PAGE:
Early chapters bring readers up to speed if they are not aware of New Age teaching and practice. Flynn not only details altered states but also meeting spirit guides from another world (he now considers them demons out to deceive), lies such as all paths lead to God, and friendly but deceptive people he met in New Age situations. Then Chapters 9-11 finish with his reasonings that some church people are endorsing ancient, non-Christian practices brought back to life, i.e., borrowing of elements of Eastern mystic meditation and monks’ traditions, not a vital experiencing of true biblical meditation and prayer. The latter is adequate for great blessings joined to valid experiences, instead of the ones in so-called contemplative prayer—such as feeling relaxed, euphoric, and sometimes even hearing fresh revelations (which may be cunning things from demons, not genuine experiences from God).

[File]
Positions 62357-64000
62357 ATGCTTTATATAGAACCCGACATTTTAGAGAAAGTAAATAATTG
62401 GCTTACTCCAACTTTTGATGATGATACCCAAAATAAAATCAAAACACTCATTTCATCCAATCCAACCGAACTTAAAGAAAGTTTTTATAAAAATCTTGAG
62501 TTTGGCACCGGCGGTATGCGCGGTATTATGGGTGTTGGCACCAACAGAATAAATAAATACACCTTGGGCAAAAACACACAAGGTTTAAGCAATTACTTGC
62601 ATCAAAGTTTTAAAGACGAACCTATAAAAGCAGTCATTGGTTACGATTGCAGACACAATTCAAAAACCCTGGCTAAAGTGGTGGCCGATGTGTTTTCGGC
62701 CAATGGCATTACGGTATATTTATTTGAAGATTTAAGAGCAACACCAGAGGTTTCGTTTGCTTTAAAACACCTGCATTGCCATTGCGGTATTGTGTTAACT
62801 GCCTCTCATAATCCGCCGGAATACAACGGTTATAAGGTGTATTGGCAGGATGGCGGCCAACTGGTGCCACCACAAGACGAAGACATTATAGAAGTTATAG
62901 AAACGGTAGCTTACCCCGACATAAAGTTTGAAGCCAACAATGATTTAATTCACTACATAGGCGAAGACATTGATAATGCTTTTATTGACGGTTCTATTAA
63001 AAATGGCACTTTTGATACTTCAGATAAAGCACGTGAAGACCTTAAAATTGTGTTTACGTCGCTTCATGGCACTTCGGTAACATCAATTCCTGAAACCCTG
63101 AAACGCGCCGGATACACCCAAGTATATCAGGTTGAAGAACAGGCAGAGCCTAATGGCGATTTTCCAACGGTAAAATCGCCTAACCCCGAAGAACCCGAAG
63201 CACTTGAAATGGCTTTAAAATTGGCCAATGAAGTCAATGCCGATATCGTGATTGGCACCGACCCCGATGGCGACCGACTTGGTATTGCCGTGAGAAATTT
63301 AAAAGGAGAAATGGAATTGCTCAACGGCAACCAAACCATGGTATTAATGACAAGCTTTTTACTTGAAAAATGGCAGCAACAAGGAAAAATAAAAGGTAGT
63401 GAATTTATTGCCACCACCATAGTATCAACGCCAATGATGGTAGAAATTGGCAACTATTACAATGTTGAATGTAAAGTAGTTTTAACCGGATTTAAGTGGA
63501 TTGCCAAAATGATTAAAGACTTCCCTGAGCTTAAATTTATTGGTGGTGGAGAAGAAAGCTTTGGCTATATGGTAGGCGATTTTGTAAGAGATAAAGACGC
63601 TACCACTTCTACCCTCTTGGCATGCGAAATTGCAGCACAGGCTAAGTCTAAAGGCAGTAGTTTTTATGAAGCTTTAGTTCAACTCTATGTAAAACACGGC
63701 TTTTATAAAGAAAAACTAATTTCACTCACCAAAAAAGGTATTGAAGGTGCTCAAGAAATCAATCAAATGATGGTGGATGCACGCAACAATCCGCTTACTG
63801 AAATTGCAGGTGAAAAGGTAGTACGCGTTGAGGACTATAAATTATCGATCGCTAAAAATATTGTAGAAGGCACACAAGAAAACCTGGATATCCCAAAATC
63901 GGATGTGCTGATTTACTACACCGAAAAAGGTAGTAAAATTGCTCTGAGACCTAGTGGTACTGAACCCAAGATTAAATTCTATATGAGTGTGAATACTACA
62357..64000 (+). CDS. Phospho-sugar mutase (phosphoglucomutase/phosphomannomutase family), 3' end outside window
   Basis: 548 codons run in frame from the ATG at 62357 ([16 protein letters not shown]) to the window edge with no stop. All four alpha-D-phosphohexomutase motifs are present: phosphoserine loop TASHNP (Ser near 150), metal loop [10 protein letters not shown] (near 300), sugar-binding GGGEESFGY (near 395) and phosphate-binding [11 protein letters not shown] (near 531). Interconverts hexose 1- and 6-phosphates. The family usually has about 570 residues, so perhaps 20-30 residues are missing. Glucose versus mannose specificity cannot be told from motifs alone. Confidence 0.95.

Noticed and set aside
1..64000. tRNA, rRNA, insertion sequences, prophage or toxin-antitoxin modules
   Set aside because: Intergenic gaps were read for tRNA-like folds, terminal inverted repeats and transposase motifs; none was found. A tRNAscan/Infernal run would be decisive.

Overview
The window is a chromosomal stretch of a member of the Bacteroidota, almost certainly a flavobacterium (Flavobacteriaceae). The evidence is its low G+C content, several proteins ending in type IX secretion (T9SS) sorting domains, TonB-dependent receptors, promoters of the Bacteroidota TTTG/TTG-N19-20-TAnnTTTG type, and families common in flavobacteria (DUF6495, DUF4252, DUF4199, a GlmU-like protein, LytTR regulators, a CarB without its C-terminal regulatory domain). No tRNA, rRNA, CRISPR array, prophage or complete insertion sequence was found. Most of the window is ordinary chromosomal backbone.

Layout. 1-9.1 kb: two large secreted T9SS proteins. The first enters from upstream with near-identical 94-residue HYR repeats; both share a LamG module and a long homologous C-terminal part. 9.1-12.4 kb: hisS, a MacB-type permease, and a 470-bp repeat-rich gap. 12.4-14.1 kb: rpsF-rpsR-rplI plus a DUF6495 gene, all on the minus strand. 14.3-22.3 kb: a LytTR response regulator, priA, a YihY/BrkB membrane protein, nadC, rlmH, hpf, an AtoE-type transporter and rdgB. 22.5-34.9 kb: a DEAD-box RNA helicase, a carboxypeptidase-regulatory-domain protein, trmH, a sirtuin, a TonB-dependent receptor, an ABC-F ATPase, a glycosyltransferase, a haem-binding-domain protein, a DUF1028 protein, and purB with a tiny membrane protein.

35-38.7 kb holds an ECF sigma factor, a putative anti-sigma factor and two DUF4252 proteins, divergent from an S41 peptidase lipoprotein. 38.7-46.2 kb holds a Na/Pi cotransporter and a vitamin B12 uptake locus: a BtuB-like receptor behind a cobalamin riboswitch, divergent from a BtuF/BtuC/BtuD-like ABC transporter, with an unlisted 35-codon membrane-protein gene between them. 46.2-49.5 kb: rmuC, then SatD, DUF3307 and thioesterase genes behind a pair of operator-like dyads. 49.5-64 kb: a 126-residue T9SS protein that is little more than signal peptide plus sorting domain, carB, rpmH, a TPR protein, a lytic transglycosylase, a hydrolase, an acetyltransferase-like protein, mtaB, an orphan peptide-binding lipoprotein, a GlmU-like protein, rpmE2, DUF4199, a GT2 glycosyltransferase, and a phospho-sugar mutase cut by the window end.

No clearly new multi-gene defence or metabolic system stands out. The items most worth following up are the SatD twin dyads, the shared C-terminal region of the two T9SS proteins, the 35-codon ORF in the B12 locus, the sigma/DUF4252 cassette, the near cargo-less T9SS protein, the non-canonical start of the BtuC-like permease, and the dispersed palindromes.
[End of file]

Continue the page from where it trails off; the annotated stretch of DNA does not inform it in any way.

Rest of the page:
Several of the book’s features stand out. The author defines many terms of the New Age and occult quests for experiences or revelations beyond this life. Among the many terms are astrology, psychics and mediums, the ouija board, channeling, auras, reincarnation, and yoga. Others include the human potential movement, creative visualization/guided imagery (imaging things as a help to making them occur), reiki or power by therapeutic touch, witchcraft/wicca, goddess worship, and crystal healing. Flynn shows how New Agers also claim they meet with Christ in an altered consciousness, but how this “Christ” is counterfeit. He argues that demons use deceptive ploys to divert people to a path away from the truth, for example in faking cases of speaking to the dead. He also mentions the rejection tactic, “that’s your truth,” and the false claim to find the “Christ” within.